Will you be egg rolling or pace egging this Easter Monday?

Posted on - 29th March, 2018 - 9:07pm | Author - | Posted in - History, Preston News
Avenham Park egg rolling has been going on for centuries
Avenham Park egg rolling has been going on for centuries

If you really want to get into the tradition of Egg Rolling this year, it’s time to ditch the chocolate eggs and get the saucepan out.

Egg Rolling at Avenham Park is one of Preston’s biggest events of the year, and the act of rolling eggs down grassy hills goes back hundreds of years.

Nowadays the eggs that are rolled tend to be of the chocolate variety, but in days gone by children would use decorated hard-boiled eggs known as pace eggs.

Traditional pace eggs are made by wrapping eggs in onion skins and boiling them, which colours the shells to create a mottled gold appearance.

This is why you may hear egg rolling referred to as pace egging. If you want to try the more traditional method of pace egging, scroll down for a recipe for pace eggs.

Read more: Preston Egg Rolling programme launched in Avenham Park

There is some debate about where the name pace egg originates. Some say it’s from the Old English Pasch meaning Passover, others that it’s from the French word for Easter, Pâques. Or it could be derived from Latin – some claim it’s from Pacha, which means Easter, others that it’s from pasche meaning passion. There’s also a suggestion it’s a dialect form of peace.

As for why we roll eggs down hills at all – there is a theory that it originates from the Pagan feast of Ä’ostre. Children in England, Germany and other countries apparently rolled eggs down hillsides as part of the Ä’ostre festivities. It has also been connected to the rolling away of the stone from Jesus’s tomb.

The tradition around pace eggs extends further than decorating and rolling. In other places the eggs were eaten throughout the Easter weekend or given to Pace Eggers who would perform pace egg plays and songs in the streets. Pace egg plays died out after World War I but have been revived in some areas of the country including Greater Manchester, where the Bury Pace Eggers perform every Easter.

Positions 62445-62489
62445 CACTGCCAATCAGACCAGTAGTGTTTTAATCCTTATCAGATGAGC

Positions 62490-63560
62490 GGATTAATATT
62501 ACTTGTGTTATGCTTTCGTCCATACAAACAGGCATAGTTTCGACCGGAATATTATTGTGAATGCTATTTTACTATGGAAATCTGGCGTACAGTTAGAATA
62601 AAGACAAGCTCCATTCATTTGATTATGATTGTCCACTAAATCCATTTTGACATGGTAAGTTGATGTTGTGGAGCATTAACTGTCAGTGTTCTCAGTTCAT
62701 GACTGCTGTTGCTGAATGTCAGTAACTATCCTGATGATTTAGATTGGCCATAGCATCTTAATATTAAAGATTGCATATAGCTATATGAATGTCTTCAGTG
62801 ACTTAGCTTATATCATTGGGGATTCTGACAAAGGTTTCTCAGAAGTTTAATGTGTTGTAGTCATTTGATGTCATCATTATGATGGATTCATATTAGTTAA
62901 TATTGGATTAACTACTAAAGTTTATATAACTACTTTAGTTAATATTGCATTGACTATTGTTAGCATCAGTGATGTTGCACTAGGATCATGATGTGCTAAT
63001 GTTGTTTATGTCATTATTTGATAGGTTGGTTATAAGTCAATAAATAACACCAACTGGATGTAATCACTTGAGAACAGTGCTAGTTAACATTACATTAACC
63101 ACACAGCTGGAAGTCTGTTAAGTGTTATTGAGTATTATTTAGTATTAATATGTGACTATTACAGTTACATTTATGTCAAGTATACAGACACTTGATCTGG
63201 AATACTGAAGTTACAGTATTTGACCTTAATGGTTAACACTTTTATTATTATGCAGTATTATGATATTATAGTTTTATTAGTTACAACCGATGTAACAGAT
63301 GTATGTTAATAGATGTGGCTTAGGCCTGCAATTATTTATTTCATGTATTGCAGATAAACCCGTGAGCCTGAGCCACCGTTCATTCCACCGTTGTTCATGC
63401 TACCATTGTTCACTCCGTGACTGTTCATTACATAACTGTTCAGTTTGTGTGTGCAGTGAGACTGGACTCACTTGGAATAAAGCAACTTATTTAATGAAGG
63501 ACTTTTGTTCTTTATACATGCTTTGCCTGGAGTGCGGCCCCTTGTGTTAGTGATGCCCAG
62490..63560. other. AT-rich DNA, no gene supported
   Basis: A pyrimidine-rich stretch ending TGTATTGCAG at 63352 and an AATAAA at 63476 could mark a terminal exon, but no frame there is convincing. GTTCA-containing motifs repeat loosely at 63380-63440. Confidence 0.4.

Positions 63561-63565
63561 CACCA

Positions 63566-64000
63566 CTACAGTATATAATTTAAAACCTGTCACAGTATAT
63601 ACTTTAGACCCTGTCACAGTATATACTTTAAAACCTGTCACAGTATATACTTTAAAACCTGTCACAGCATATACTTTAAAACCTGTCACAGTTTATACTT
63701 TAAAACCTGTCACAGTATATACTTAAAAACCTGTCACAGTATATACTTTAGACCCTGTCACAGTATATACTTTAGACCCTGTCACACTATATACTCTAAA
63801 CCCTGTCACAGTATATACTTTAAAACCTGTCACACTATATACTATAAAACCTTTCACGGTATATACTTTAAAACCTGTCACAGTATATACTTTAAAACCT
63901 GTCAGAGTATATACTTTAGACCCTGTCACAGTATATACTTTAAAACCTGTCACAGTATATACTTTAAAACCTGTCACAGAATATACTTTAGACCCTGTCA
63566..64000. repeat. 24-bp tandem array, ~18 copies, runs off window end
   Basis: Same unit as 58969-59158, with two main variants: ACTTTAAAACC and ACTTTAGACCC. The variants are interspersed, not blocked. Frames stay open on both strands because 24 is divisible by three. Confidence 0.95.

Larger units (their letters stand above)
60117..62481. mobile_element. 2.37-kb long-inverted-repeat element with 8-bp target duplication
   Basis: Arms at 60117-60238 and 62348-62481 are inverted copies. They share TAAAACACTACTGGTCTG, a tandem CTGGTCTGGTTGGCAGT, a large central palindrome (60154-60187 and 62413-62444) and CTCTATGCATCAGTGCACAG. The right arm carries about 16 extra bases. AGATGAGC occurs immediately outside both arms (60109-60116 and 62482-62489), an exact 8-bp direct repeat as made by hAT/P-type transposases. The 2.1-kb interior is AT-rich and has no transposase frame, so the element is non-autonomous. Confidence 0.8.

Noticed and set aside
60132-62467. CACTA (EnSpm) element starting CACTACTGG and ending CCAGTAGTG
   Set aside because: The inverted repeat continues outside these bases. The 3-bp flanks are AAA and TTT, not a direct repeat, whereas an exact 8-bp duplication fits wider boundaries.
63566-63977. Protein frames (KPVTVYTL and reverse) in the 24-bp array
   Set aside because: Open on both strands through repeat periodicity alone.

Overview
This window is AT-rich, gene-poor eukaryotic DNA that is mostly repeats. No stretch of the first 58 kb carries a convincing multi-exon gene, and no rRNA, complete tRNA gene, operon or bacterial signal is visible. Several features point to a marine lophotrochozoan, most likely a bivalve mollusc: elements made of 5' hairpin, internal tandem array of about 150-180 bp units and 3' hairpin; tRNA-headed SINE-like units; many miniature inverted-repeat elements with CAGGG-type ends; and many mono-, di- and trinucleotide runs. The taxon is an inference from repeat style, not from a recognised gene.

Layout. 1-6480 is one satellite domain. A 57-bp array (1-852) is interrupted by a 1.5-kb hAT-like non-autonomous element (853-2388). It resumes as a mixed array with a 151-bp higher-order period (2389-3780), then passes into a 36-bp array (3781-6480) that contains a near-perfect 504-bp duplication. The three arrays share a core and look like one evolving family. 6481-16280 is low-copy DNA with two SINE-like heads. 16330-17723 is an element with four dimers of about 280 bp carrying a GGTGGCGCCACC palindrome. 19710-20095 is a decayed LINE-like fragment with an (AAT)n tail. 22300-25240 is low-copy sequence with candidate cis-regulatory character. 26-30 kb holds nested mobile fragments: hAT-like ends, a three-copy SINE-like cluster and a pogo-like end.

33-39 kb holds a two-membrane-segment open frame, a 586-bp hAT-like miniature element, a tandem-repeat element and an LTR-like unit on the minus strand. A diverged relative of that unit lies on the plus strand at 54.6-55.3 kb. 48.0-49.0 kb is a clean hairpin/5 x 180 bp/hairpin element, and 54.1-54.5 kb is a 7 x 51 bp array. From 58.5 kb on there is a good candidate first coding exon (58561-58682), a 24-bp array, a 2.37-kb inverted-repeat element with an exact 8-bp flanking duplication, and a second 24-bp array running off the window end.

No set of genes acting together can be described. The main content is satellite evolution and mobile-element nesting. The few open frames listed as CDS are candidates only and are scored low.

A word of advice if you are planning to roll real eggs this Easter Monday – make sure the broken eggshells are crushed carefully afterwards or else, according to Lancashire legend, you run the risk of them being stolen and used as boats by witches. You have been warned…

A traditional pace egg Pic: Lavender & Lovage
A traditional pace egg Pic: Lavender & Lovage

Recipe for Traditional Easter Marbled Pace Eggs 

Thank you to Karen from Lavender and Lovage for the recipe.

Serves: 12 pace eggs
Prep time: 15 minutes
Cook time: 5 minutes
Total time: 20 minutes


  • 12 free-range eggs
  • 6 – 8 onion skins (red and yellow)
  • tinfoil
  • natural non-coloured string
  • butter (optional)
  • beetroot water or spinach water (optional)

Read more: What you can do in Preston during the Easter holidays


Step 1: Peel the outer skins away from red and yellow onions. Wrap the skins around the eggs in a random way – you do not need to cover the egg completely.

Step 2: Encase the eggs with the onion skins in a piece of aluminium foil – covering completely, OR tie pieces of non-coloured string around the eggs.

Step 3: Boil the eggs for about 5 -7 minutes. Take off the heat and allow to cool in the water.

Step 4: Peel away the string, aluminium foil, onion skins and arrange the coloured eggs in a basket or egg holder – for the centre of the Easter Breakfast, Tea or Brunch table.

Step 5: You can “polish” the eggs with a bit of butter to deepen the colours and give them a gloss. Alternative dyes include, beetroot water and spinach water for red and green eggs.

What’s the verdict – will you be Egg Rolling or Pace Egging this Easter Monday? Let us know in the comments below.

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